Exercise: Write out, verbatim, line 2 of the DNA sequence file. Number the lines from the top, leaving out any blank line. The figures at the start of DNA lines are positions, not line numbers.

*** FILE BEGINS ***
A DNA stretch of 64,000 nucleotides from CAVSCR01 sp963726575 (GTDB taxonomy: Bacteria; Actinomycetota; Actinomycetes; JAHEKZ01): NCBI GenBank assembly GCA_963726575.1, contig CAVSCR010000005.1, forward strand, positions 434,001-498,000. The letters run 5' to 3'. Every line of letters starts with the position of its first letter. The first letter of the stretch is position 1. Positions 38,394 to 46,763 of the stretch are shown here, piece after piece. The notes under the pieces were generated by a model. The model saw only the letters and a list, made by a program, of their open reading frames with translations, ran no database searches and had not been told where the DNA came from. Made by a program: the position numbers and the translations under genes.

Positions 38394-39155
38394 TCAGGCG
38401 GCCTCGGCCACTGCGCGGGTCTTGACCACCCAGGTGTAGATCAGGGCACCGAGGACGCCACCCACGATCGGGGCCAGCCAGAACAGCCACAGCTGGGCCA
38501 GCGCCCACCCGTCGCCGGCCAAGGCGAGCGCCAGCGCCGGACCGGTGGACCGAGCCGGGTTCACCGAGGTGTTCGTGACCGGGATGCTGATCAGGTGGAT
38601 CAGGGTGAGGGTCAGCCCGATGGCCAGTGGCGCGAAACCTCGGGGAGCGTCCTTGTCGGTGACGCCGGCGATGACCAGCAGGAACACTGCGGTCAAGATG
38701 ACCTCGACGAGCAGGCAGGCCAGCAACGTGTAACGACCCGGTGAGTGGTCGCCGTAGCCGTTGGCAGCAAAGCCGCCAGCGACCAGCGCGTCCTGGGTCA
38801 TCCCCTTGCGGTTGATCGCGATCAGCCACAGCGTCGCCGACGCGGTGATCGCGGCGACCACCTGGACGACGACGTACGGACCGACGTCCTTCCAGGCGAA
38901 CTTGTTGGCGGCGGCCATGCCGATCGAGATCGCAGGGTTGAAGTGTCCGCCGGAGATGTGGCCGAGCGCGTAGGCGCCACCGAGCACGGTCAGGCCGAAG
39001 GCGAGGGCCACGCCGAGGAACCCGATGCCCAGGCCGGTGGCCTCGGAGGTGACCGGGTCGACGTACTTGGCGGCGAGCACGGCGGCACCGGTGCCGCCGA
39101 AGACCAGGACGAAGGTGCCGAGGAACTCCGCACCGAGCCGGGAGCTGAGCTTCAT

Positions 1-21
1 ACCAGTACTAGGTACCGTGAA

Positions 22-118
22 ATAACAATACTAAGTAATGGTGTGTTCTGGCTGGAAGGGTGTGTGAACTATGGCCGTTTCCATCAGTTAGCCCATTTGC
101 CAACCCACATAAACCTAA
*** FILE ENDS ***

Positions 38394-39155